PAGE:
• A very few of the castles have had their surrounding areas at least sampled: Tona, shown in the post, shares its hilltop with a now-twelfth-century church with a known ninth-century precursor and, as it turns out, what seems to be a late antique burial ground. Most of them expand to take up the limited space available, though; Gurb filled its hilltop by the fourteenth century (which probably gave it maybe four ground-floor rooms).

          As to the Borderers, absolutely an apposite reference, and as I check my reference I realise that it was similar Irish buildings that actually got lived in, not the peel towers, and much later. So I stand corrected!

  3. On the ‘spata ignea’: I know almost nothing about swords or the history of their creation /but/ might that possibly be a sword with a wavy edge, the ‘flamberge’, or a precursor to it? I have no idea what kind of metallurgical know-how would be required to make one, and to be honest the flame-edged sword strikes me as one of those ideas with only a limited medieval history which are now thrown around by Dungeons and Dragons players. So it’s probably not a useful thought. But it is a thought.

    • It’s probably a more plausible thought than the other explanation I’ve had offered, that it was a sword made of meteoric iron! I hadn’t met the proper term for those weapons, and it does make it a slightly more convincing case… Thankyou.

  4. Years ago I saw a Dark Ages translator: up to six men = thieves; seven to thirty = a band; more than thirty = an army.

  5. Anyway it gives the lie to those who say that politicians are thieves: clearly the Cabinet is a band and the House of Commons an army.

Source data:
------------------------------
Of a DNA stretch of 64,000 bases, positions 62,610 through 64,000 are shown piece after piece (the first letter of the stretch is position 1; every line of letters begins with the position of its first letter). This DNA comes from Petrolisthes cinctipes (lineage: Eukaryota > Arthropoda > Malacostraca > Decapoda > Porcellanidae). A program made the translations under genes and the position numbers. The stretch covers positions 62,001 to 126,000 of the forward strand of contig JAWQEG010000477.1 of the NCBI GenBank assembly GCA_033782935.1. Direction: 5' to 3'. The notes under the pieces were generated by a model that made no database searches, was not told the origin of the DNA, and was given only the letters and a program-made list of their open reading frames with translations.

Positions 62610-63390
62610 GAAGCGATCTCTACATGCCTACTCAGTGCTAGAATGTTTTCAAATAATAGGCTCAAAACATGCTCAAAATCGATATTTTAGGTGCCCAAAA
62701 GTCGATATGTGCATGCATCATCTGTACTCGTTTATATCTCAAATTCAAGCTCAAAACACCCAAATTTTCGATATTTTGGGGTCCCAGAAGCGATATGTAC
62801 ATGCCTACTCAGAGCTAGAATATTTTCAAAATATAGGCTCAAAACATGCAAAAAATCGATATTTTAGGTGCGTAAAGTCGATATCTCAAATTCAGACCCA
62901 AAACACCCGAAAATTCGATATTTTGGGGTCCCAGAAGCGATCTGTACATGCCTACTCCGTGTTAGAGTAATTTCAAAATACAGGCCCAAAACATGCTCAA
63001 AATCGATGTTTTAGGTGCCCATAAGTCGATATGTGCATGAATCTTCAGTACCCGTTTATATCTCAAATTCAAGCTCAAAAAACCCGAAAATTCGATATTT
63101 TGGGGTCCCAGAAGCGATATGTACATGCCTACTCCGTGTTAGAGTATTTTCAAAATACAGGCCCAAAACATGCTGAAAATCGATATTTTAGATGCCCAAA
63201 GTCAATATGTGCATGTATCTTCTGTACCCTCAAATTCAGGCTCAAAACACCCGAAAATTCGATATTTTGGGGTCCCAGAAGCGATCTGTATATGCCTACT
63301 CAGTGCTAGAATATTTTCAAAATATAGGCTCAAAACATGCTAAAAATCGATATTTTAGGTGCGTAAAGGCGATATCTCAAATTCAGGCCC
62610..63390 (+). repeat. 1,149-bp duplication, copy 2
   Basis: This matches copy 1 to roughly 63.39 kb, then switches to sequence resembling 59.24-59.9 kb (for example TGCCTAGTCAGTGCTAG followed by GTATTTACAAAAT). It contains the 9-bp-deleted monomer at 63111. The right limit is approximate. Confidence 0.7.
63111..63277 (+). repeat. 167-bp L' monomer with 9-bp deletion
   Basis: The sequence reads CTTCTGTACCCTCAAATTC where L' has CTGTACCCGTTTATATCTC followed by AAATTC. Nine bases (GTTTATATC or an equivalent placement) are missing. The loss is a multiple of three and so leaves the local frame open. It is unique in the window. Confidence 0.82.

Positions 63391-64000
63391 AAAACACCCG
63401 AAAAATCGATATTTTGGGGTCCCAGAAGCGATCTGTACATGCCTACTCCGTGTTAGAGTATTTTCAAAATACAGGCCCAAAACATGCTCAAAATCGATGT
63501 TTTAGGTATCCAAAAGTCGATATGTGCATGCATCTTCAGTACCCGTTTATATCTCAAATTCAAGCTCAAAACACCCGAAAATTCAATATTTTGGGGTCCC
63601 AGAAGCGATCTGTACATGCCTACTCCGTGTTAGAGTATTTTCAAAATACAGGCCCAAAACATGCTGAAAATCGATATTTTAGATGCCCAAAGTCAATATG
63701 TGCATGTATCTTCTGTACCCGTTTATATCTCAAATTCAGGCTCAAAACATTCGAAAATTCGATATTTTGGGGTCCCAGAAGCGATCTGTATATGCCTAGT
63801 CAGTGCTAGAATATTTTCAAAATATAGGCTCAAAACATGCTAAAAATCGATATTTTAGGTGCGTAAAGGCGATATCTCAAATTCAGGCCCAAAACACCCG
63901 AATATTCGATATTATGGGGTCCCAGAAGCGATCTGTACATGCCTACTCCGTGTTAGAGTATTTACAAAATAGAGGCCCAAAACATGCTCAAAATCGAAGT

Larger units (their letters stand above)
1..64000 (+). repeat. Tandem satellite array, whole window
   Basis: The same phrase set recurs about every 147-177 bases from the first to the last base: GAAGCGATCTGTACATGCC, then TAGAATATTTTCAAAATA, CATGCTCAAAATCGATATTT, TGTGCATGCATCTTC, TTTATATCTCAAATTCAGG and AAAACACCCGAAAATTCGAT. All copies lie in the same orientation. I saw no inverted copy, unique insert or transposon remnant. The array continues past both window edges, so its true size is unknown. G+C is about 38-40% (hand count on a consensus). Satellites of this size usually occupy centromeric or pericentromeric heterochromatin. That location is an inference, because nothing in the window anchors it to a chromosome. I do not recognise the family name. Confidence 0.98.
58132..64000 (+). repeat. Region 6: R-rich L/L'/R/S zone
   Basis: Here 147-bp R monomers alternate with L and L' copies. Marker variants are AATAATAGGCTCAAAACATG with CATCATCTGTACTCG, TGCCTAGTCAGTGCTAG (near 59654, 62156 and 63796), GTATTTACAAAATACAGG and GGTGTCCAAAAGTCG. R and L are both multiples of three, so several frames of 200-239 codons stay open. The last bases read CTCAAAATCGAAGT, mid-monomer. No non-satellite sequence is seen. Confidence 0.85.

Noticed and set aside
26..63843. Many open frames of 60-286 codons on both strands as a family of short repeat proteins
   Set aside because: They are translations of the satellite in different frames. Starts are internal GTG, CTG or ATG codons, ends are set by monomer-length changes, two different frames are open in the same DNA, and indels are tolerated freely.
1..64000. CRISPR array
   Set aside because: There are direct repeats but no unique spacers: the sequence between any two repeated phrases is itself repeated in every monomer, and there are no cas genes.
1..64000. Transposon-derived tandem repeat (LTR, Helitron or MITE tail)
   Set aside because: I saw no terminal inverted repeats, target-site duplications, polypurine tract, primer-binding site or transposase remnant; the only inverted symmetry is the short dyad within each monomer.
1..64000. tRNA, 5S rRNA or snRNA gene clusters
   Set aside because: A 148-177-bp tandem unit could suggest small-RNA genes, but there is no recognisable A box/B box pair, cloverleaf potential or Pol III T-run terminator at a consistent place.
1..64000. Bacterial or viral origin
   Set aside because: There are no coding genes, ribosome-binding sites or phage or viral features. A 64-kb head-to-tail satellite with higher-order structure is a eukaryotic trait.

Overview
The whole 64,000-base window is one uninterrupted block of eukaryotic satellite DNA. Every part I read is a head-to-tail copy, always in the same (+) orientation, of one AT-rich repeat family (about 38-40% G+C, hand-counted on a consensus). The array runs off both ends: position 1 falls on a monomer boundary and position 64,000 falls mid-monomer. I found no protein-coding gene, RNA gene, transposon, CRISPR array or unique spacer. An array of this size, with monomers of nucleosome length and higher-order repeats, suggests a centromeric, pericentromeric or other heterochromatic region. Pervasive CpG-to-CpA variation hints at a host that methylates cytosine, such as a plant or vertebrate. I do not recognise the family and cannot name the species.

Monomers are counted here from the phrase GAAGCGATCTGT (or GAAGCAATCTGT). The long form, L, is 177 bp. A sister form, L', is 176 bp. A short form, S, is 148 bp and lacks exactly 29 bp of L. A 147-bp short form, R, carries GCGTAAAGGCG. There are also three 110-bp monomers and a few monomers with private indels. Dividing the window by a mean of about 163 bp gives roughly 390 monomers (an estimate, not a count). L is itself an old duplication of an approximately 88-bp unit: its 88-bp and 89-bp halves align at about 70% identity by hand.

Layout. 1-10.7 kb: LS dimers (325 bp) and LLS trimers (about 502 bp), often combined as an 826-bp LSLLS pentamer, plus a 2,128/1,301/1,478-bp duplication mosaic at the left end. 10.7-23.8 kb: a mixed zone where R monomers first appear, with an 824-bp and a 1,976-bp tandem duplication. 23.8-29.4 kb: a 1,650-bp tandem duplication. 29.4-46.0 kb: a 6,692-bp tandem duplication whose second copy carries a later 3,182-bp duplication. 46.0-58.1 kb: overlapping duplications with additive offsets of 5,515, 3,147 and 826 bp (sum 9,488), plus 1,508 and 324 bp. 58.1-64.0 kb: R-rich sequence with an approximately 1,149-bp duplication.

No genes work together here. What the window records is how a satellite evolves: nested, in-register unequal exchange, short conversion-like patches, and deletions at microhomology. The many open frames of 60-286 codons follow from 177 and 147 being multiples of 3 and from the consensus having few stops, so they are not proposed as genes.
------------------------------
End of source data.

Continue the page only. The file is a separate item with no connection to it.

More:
6. Come to think of it, at the election perhaps the Liberal Democrats in the Commons may be reduced to thieves.

  7. Heinrich Fichtenau thought the bishop of Urgel’s bequest was a ‘fire-tempered sword’ (alongside his spear, three helmets and a shield). I can’t find a parallel for that usage of igneus, but the adj. can also be used in an extended sense to describe things or people that are bright or sharp, so I wonder if this might just be a nice epithet rather than a technical description. It’d be especially fitting for a bishop’s sword. Figurative gladii ignei crop up all over the place in ecclesiastical writings, but in his commentary on Matthew 26:52 (‘whoever shall take up the sword shall die with the sword’), Jerome writes ‘What what sword? With that fiery one that turns before Paradise (Illo nempne qui igneus vertitur ante paradisum), the Sword of the Spirit, which is ascribed to the armament of God.’

    • Oh, that last is extremely nice. Guisad does not otherwise come through in his documents as much of a theologian—his membership of a family of frontier land-grabbers is what mainly brings him to the surface in any case—but there were in his chapter those who were happier expressing such points in documents, not least his eventual successor Sal·la, so I must go back to the charter and see who the scribe is, it might actually be knowing use of Jerome. If so, thankyou, that’s brilliant, but even if not, where did Fichtenau write about the Catalan documents? I haven’t read half as much of his stuff as I ought to have and that might prioritise his extensive œuvre for me somewhat…

  8. Whoops. What what sword > With what sword…

  9. The Fichtenau reference is in his _Living in the Tenth Century_, at p. 207.

  10. Of course, Jerome’s flaming sword is the one that God set up to keep fallen man from the tree of life in Gen.3:23-24. I’m sure the spiritual interpretation of this weapon needn’t have been limited to Jerome. And I’d have thought an armed bishop needn’t have been much of a theologian to find it helpful to identify his physical weaponry with the spiritual arms of scripture in order to sidestep the problematic text in Matthew (not to mention other equally problematic biblical texts).

    • I wish that there were any sign of Catalan bishops thinking that hard about carrying weapons… But actually again one of the ones who might is Sal·la of Urgell, who does say in one letter communicating an excommunication (er, if you see what I mean) to his colleagues that he is fighting the weapons of the world with the weapons of the Church. Sal·la gets a bad deal from people who don’t look too closely at his record, because he died in 1010, but unlike the other two Catalan bishops who died that year, he did not do so on campaign to Córdoba…